Tribal Liaisons: Providing a Vital Link to Tribal Communities
An important component of efforts of the United States Attorneys’ offices in Indian Country is the Tribal Liaison program, established by the Executive Office for United States Attorneys (EOUSA) in 1995. In 2010, the Tribal Law and Order Act of 2010 (TLOA) codified EOUSA’s Tribal Liaison program, directing that “[t]he United States Attorney for each district that includes Indian Country shall appoint not less that 1 assistant United States Attorney to serve as a Tribal Liaison for the district.”
The legal and cultural issues in Indian Country are complex and long-standing. Effective Tribal Liaisons play a key role in helping to facilitate communication among the United States Attorneys Offices, federal law enforcement partners, tribal leaders, tribal law enforcement officers, and members of the tribal communities.
From the inception of the Tribal Liaison program in 1995, the role of a Tribal Liaison has been multi-faceted. Assistant United States Attorneys designated as Tribal Liaisons provide a vital link to tribal communities and often serve as the first line of communication. Now, pursuant to Section 213 (b) of TLOA, the statutory duties of a Tribal Liaison include the following:
- Coordinating the prosecution of federal crimes that occur in Indian Country.
- Developing multi-disciplinary teams to combat child abuse and domestic and sexual violence offenses against Indians.
- Consulting and coordinating with tribal justice officials and victims’ advocates to address any backlog in the prosecution of major crimes in Indian Country in the district.
- Developing working relationships and maintaining communication with tribal leaders, tribal community, and victims’ advocates, and tribal justice officials to gather information from, and share appropriate information with, tribal justice officials.
- Coordinating with tribal prosecutors in cases in which a tribal government has concurrent jurisdiction over an alleged crime, in advance of the expiration of any applicable statute of limitation.
- Providing technical assistance and training regarding evidence gathering techniques and strategies to address victim and witness protection to tribal justice officials and other individuals and entities that are instrumental to responding to Indian Country crimes.
- Conducting training sessions and seminars to certify special law enforcement commissions to tribal justice officials and other individuals and entities responsible for responding to Indian Country crimes.
- Coordinating with the Office of Tribal Justice, as necessary.
- Conducting such other activities to address and prevent violent crime in Indian Country as the applicable United States Attorney determines to be appropriate.
The Assistant United States Attorneys who serve as Tribal Liaisons are among the most skilled, dedicated and accomplished attorneys in our nation. The work is challenging, but the rewards are great. Typically, Tribal Liaisons develop personal relationships with individuals who serve in various roles in tribal government and tribal courts, as well as with tribal prosecutors and police officers and those working for social service agencies. These relationships do much to facilitate information sharing and assist in coordinating criminal prosecutions, whether federal, state or tribal.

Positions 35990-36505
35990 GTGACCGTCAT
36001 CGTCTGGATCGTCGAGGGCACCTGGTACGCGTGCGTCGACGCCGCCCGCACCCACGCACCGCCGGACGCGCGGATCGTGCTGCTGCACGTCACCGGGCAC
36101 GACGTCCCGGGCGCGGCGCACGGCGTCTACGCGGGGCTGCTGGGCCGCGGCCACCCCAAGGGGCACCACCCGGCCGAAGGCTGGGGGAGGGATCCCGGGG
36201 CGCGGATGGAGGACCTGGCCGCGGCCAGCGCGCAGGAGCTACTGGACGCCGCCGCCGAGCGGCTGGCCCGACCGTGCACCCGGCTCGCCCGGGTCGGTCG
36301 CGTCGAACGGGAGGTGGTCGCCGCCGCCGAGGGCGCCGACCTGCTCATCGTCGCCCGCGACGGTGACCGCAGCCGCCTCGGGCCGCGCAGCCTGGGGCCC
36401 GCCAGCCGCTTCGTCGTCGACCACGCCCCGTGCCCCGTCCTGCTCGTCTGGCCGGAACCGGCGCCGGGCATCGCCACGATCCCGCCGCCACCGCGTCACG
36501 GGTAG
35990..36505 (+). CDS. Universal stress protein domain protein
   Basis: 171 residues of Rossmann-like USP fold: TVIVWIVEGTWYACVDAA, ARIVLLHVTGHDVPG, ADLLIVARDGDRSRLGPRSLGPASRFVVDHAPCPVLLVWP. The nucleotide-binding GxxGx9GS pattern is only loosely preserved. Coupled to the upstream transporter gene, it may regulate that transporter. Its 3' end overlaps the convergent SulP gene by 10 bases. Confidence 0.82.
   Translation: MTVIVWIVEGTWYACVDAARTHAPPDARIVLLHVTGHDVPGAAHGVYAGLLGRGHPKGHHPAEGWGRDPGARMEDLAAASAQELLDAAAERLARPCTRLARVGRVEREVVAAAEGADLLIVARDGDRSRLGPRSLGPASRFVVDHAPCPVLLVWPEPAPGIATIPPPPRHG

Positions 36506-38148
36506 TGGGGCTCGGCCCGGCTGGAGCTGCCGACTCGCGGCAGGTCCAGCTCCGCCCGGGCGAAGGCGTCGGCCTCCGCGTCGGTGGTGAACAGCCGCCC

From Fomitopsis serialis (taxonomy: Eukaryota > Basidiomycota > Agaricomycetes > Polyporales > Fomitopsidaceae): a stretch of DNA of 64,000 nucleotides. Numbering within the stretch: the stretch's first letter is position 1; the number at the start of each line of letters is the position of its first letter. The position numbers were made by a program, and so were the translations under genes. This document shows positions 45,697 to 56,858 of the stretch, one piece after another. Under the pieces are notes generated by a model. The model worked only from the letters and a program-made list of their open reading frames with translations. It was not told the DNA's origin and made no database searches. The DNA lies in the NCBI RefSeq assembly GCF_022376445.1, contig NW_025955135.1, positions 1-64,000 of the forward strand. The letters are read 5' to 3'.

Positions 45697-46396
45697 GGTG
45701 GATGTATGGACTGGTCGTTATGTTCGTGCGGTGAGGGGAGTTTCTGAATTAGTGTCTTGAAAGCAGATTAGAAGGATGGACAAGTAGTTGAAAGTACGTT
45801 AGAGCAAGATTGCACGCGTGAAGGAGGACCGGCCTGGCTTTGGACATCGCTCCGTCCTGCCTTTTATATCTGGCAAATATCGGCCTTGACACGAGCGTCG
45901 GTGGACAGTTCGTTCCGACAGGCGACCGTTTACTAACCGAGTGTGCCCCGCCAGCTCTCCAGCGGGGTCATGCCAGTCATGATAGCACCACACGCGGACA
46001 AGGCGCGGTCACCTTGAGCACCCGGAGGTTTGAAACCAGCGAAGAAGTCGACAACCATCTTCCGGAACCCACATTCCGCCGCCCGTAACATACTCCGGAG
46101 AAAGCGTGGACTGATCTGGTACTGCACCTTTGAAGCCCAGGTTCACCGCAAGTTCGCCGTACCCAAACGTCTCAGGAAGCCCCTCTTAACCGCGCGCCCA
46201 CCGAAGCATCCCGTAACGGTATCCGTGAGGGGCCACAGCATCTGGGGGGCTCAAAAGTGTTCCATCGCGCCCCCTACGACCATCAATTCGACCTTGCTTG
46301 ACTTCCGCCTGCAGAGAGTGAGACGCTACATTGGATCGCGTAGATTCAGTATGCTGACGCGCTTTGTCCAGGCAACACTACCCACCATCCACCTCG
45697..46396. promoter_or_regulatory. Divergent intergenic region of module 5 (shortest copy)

Assistant United States Attorney Danna Jackson, who has served as a Tribal Liaison in the District of Montana since September 2010, observes: “We are delighted when we are able to have candid conversations with our tribal partners, when we can engage in a free flow of information and ideas, and make reservation communities safer places.” Since joining the United States Attorney’s Office for the District of Montana in September, Ms. Jackson has been organizing and participating in conferences and meetings, and providing training for statewide events and national initiatives involving domestic violence, sexual abuse, and Indian Country environmental issues. She has also facilitated relationships between the USAO and public safety partners, including tribal judges and members of the newly formed tribal prosecutor’s organization. Ms. Jackson’s travel to Indian Country has been extensive: she has accompanied the United States Attorney in his government-to-government outreach to tribal governments, tribal courts, tribal law enforcement offices, and tribal colleges. In a wintry trip to Rocky Boy, Ms. Jackson accompanied Defending Childhood Initiative leaders from Washington, D.C. to a tribal council meeting.
Assistant United States Attorney Don Gast, who has served as a Tribal Liaison for the Western District of North Carolina for more than ten years. described the most rewarding part of the job: “The most rewarding aspect for me is helping victims who do not expect to find a champion who works for the federal government.” Mr. Gast remembers one particularly challenging domestic violence case in which a Native American woman had been pistol-whipped by her boyfriend. The victim, who did not trust the federal government, was very reluctant to help the prosecution and, at trial, actually recanted and testified on behalf of the defendant. Nonetheless, the jury convicted the boyfriend on firearms charges. Following the trial, the woman contacted Mr. Gast and apologized for not telling the truth: “She told me she knew I was looking out for her, and she wished she had been looking out for herself.”